Liberal Democrat peers have today helped to pass cross-party amendments to the Covert Human Intelligence Sources (Criminal Conduct) Bill, as the number of Government defeats on the controversial new law rose to four.
A cross-party amendment [Amdt 15], co-sponsored by Liberal Democrat peer Lord Paddick, places limits on the types of crimes that can be authorised under the Bill – ruling out murder, torture and sexual assault. It was passed by 299 votes to 284.
It follows a Liberal Democrat amendment [Amdt 6] that was passed on Monday, which raises the test for authorising criminal conduct from “believing” to “reasonably believing” that it is necessary and proportionate to do so. The vote was 282–259.
The Government suffered two further defeats this evening on cross-party amendments [Amdts 22 and 24], both co-sponsored by Liberal Democrat peers, to ensure victims of crimes authorised under the Bill are not barred from seeking compensation, and to protect children and other vulnerable sources from being used to commit crimes.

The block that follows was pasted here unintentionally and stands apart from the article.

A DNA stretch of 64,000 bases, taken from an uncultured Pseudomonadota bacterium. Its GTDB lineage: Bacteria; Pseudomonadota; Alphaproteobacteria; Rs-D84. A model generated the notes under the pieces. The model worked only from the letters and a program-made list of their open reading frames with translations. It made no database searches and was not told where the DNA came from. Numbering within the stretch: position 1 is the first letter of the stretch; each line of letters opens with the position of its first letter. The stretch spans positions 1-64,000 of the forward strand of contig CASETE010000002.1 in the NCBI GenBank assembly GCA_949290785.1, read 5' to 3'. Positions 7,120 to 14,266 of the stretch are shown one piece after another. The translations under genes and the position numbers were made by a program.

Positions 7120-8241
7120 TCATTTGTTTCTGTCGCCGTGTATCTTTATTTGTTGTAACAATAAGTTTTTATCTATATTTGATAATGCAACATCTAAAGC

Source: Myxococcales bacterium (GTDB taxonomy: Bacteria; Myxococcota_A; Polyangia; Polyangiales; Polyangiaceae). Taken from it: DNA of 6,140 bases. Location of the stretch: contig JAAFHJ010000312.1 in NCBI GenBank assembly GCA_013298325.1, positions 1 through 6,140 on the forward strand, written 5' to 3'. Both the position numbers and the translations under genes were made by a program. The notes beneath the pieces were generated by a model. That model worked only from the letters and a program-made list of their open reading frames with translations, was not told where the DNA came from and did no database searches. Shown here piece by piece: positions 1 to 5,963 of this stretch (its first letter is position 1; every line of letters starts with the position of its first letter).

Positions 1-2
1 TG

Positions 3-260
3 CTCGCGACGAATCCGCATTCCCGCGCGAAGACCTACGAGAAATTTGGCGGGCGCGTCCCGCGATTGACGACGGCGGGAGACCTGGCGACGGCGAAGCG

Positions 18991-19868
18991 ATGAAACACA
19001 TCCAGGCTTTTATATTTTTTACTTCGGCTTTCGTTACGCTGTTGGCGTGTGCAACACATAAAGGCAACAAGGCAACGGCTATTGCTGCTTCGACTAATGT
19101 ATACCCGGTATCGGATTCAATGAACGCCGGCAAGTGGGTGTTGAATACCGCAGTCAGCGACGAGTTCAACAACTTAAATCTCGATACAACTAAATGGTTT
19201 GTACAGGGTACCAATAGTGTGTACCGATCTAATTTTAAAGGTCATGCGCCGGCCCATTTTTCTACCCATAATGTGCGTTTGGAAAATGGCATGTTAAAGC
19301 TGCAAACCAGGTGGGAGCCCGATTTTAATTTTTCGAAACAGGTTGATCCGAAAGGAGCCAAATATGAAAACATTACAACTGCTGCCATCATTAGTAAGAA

Following the votes, Liberal Democrat Lords Spokesperson for Home Affairs Brian Paddick said: “We do need legislation to govern the tasking of police informants to commit crime, but this Bill goes beyond what is reasonable.
“The Liberal Democrats have managed to add important safeguards to the Bill, but the sheer number of fundamental issues that have been raised from all sides should force the Government to stop and think again. The Government’s failure to secure agreement with the devolved administrations for provisions in the Bill is telling.
“At the very least, the Government must now accept the important improvements made by the House of Lords and not seek to overturn them.”